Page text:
We explored associations among the core behavioural features and developmental/cognitive abilities of 155 autistic children, assessed between ages 13–67 months and again around 1-year later to understand predictive directionality. Bidirectional, cross-domain association was apparent, albeit with stronger direction of effect from earlier cognition to later autism features (than vice versa). Exploratory sub-domain analysis showed that early non-verbal developmental/cognitive abilities (only) predicted subsequent social- and restricted/repetitive autism features, whereas early social features (only) predicted both subsequent verbal and non-verbal abilities. Although observational study design precludes causal inference, these data support contemporary notions of the developmental interconnectedness of core autism presentation and associated abilities—that behavioural autism features may influence cognitive development, but are likely also influenced by an individuals’ cognitive capacity.
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Autism Spectrum Disorder (ASD; hereafter, autism) reflects a cluster of heterogeneous conditions characterised by social interaction difficulties, alongside restricted/repetitive behaviours (RRBs; American Psychiatric Association [APA], 2013). Current estimates suggest more than one third of people with an autism diagnosis also have an intellectual disability (ID; Centres for Disease Control 2012; Whitehouse et al., 2017) albeit with substantial variability in reported rates (e.g., from 16 to 70%; de Bildt et al., 2005; Fombonne, 2003) potentially attributable to the contemporary recognition of autism as a spectrum-based condition, varying by degree in the expression of behavioural features and associated abilities/difficulties (Constantino & Charman, 2016; Whitehouse et al., 2017). Disentangling the reasons for, and implications of this phenotypic heterogeneity—including that some autistic people present with relatively subtle core behavioural features alongside above-average cognitive abilities, while others present with frank symptoms and ID—is a key concern for contemporary autism research (Georgiades et al., 2013; Kim et al., 2016).
The aetiology underlying co-occurring autism and ID is poorly understood. Some suggest a predictive influence of autism symptoms on intellectual/cognitive development, such that the core features of autism impact a child’s ability and motivation to engage with environmental stimuli, disrupting social learning opportunities important for normative early cognitive development (e.g., Dawson et al., 2004; Su et al., 2021). Empirical support for this proposal includes findings from Vivanti et al.’s (2013) analysis of data from a total sample of 83 young children with autism assessed across one- or two-year follow-up periods. Associations between greater baseline behavioural autism features and subsequently reduced developmental/cognitive gains, suggested that ID might arise from disrupted social learning in the context of an early childhood autism diagnosis.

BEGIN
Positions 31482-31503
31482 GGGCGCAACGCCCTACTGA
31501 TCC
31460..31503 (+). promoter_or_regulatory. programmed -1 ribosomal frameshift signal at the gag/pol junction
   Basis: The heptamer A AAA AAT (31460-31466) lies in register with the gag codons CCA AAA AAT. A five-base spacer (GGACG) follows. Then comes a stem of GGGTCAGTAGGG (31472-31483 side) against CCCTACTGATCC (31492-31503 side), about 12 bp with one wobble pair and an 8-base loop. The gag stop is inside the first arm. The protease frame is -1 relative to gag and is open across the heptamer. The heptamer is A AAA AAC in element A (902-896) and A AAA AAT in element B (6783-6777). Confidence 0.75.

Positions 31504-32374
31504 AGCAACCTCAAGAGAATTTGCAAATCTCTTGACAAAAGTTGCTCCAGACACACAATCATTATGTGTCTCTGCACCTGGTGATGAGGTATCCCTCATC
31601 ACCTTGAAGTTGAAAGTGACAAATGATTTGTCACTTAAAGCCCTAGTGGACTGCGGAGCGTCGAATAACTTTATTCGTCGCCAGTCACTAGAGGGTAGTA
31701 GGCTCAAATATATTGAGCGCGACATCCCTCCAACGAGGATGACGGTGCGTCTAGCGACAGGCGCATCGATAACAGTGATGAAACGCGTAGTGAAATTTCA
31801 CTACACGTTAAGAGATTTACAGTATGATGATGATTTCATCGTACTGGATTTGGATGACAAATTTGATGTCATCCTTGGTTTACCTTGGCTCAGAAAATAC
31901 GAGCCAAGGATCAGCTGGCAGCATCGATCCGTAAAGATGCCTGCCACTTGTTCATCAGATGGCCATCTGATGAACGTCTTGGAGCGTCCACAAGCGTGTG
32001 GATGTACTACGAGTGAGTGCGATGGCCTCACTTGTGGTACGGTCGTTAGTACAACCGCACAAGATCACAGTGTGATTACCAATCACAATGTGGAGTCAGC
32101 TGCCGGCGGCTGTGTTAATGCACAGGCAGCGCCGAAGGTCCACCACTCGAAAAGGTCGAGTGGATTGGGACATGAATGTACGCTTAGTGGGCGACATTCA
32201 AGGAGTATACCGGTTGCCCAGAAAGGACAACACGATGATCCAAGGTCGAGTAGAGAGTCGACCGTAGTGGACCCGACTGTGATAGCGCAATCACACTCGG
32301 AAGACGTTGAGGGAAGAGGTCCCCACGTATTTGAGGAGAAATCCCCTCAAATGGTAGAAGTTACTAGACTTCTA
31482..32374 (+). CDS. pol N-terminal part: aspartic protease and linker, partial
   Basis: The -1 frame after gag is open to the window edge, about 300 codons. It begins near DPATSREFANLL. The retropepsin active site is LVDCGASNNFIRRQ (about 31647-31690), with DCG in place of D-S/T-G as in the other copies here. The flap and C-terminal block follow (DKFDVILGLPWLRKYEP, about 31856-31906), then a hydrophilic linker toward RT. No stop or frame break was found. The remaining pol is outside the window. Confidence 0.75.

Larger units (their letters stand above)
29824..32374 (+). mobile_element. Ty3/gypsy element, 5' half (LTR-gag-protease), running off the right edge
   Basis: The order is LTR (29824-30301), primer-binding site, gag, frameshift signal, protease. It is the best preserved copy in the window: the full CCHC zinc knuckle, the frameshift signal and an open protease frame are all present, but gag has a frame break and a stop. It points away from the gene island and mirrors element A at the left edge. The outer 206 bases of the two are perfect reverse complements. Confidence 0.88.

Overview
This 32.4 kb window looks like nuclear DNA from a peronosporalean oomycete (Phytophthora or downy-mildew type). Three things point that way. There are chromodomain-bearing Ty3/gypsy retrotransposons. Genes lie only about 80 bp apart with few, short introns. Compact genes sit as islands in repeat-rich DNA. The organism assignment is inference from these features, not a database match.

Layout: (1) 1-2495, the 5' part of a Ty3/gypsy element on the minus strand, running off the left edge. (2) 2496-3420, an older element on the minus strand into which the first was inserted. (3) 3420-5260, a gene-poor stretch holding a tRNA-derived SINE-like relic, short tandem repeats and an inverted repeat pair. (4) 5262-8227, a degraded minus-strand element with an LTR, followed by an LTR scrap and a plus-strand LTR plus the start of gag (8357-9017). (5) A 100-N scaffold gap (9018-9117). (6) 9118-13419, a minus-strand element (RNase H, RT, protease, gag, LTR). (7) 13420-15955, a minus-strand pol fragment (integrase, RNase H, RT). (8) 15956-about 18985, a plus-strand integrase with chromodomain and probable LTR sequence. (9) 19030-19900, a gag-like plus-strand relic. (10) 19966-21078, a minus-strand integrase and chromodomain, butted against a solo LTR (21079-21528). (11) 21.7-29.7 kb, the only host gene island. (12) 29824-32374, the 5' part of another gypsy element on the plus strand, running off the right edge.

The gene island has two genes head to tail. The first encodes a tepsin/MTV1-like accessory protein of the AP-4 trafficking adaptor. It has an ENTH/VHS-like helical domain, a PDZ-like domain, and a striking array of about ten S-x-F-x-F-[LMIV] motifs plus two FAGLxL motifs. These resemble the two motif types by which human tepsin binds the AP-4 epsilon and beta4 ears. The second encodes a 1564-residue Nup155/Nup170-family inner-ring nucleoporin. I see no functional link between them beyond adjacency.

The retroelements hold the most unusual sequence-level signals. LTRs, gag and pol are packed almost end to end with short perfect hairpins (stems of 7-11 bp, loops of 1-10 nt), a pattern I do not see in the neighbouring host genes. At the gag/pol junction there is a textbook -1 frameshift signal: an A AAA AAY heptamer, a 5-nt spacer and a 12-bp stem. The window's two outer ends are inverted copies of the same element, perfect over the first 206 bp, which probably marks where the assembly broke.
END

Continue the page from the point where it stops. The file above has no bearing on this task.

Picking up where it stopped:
Another perspective is that the core features of autism likely have some basis in broader cognitive processes (Karmiloff-Smith, 2009; Karmiloff-Smith et al., 2003). For instance, an absence of preferential attention to faces and biological motion (Annaz et al., 2012; Perlman et al., 2011) has been taken as evidence of reduced social motivation, but may reflect more than a simple lack of interest in social phenomena—rather, a more fundamental cognitive difficulty that in turn influences a child’s ability to respond to and learn from interaction with others. This suggestion aligns with a ‘compensation framework’; the proposal that the overt presentation of behavioural autism features may reflect, in part, a function of an individual’s ability to compensate for their underlying core difficulties using alternative cognitive mechanisms (Karmiloff-Smith, 2009; Livingstone et al., 2018). That is, intellectual/cognitive ability may moderate the apparent extent of autism features, such that individuals with greater cognitive abilities manifest core autism features in less pronounced ways than individuals with cognitive delays or ID. Emerging empirical evidence supporting such an association includes Ben-Itzchak and Zachor’s (2020) recent demonstration that autistic children with greater developmental/cognitive abilities in early childhood presented fewer subsequent autism features in early adolescence. Further, among autistic children grouped as either ‘high compensators’ (with marked Theory of Mind [ToM] impairment despite no overt manifestation of social-affective features of autism) or ‘low compensators’ (with both marked ToM impairment and overt social affect features), Livingstone et al. (2018) found strong predictive value for of general intellectual ability, and of specific executive functioning and verbal abilities. Other research also shows reliable predictive value of earlier cognitive abilities for the subsequent development of core autism features, whereby children with better verbal and non-verbal skills have been found to make greater subsequent changes in their behavioural features of autism (e.g., Fein et al., 2013; Gotham et al., 2012).